• Sabbie says:

      At the same time they ensured we’ll never have inflation again, since companies can now just offshore production if wage pressure increases. Yet the Fed is still trying to fan inflation.

    • Mark says:

      THEY DID NOT CARE and the fact that she is running for president speak for itself.

  6. Vespa P200E says:

    Stock market is supposed to look 6 to 9 months ahead and if future economy outlooks look so rosy than it may justify the current share prices and valuations. I cannot see into the future certainly but I think we may along with the rest of the world will likely tip toe back into the Great Recession II. Therefore only direction for the market is down.

  7. Fanguelo says:

    Our universe is cyclical, like a sine wave, the tides or heart pulse rhythm, so things and events tend to follow the pattern despite puny human efforts to thwart it. We are on a down wave now with warmongers and destruction in charge. We cannot start to ascend from this cycle until the bottom is reached, assuming we survive said bottom. “There is good and there is evil. One must choose.” (Albert Camus) Find your bolt hole and batten down.

  8. Ken says:

    Thank you Julian. I always enjoy reading your comments.

  9. Julian the Apostate says:

    Thanks for the kind comments. I watched the 1000 point drop the other day with equinimity, but the decay of greatness leaves me sad.
    I am, Dear friends, your Servant

  10. ERG says:

    Here’s the one and only reason why we had a rebound today, folks:

  11. lG says:


  12. Matt says:

    Is it any wonder that “Americans’ Economic Outlook Plunges”? Consider these ominous milestones:

    1 The US National Debt is $18.5 trillion, rising at the breathtaking rate of nearly $1 trillion a year, since the administrations of Bush jr and Obama.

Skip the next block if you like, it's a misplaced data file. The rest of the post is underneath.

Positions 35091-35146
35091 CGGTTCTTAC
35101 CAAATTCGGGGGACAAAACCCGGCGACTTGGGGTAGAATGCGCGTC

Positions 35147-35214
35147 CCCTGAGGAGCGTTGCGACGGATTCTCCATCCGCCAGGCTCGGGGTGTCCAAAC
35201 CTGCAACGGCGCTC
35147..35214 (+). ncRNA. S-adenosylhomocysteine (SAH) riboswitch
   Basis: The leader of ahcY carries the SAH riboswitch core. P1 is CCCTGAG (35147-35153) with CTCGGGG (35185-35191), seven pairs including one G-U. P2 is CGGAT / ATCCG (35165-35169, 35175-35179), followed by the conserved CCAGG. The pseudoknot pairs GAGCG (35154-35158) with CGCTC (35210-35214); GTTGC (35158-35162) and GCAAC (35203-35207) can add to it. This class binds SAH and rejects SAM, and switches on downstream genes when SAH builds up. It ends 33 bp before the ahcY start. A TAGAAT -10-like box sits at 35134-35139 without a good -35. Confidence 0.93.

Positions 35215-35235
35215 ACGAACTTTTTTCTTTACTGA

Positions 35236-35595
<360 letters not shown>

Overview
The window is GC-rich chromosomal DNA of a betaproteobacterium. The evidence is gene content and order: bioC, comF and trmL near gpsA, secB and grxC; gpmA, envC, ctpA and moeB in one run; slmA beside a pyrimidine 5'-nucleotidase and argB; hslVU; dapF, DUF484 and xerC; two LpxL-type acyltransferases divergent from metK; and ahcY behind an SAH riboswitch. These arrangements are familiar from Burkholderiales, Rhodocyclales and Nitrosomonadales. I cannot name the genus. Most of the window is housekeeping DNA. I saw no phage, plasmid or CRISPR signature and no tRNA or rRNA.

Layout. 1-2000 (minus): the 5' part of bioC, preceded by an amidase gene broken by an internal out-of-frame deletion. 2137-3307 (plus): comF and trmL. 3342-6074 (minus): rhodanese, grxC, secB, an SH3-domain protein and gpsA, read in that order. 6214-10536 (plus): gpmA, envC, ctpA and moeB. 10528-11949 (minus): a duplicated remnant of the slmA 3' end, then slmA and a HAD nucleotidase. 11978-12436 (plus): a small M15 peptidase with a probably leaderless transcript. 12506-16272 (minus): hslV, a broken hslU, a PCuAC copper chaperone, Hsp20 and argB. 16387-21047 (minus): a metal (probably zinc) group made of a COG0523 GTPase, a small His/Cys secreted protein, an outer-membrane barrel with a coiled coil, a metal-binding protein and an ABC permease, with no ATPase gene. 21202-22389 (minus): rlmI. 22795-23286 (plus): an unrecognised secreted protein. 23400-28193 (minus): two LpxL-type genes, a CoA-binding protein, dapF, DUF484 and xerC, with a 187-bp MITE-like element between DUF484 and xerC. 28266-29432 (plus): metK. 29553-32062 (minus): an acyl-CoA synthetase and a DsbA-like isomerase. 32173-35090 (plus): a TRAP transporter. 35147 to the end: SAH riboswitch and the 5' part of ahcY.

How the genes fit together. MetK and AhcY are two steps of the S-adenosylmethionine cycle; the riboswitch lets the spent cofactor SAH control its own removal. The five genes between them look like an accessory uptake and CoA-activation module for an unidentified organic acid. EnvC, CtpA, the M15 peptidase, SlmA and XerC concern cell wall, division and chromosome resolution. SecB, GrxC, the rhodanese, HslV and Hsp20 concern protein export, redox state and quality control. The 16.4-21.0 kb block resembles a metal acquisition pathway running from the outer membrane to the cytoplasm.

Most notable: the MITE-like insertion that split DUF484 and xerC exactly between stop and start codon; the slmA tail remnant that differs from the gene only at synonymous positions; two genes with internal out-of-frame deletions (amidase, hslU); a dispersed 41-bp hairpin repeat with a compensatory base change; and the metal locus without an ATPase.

2 The unfunded debt is $205 trillion, according to Professor Lawrence Kotlikoff of Boston University.

    3 About 45 million people are on food stamps, reminiscent of the Great Depression.

    4 About 97 million are out of the job markets, reminiscent of the Great Depression.

    6 Yet about $8.5 trillion cannot be accounted for in the Pentagon today, up from $2.3 trillion in 2001, as announced by Donald Rumsfeld on the eve of 911 and no one is in jail.

    7 The US has, by far, a larger military budget than the other 20 major nations’ military budget worldwide, in a self-destruct paradigm of endless wars.

    8 The FED printed $16 trillion circa 2008 and loan that to banks in the US, the EU and others around the world and yet *Congress* could not even get the names of the banks the loans were made to.

    9 The FED can move markets by merely making predictions of rate hikes after 3 QEs and yet the US dollar index is sky high while gold price and commodity prices have swooned.

    10 Germany could not even inspect all the 300 tonnes of Gold held by the FED and the FED cannot repatriate them until circa the year 2020.

    More about the FED here :

    All the above are little canaries in the coal mines and Lindsey Williams, who used to be a Chaplin for the Elites, now advises people to buy all the gold and silver they can, as the world is heading for a financial collapse.

  13. Bill Fee says:

    Defending The American dream summit !! Aug. 20-22 !!
    Had a great time, lots of fun! I walked the down town area !!
    Columbus Ohio is EMPTY !! The buildings have things in some windows to hide EMPTY,,,,, lots of closed stores run down city.
    Some new Empty buildings to . I see lots of Goverment control
    Zoning to bankruptcy looks to me !! Lots of cops to keep it going!
    So many COPS!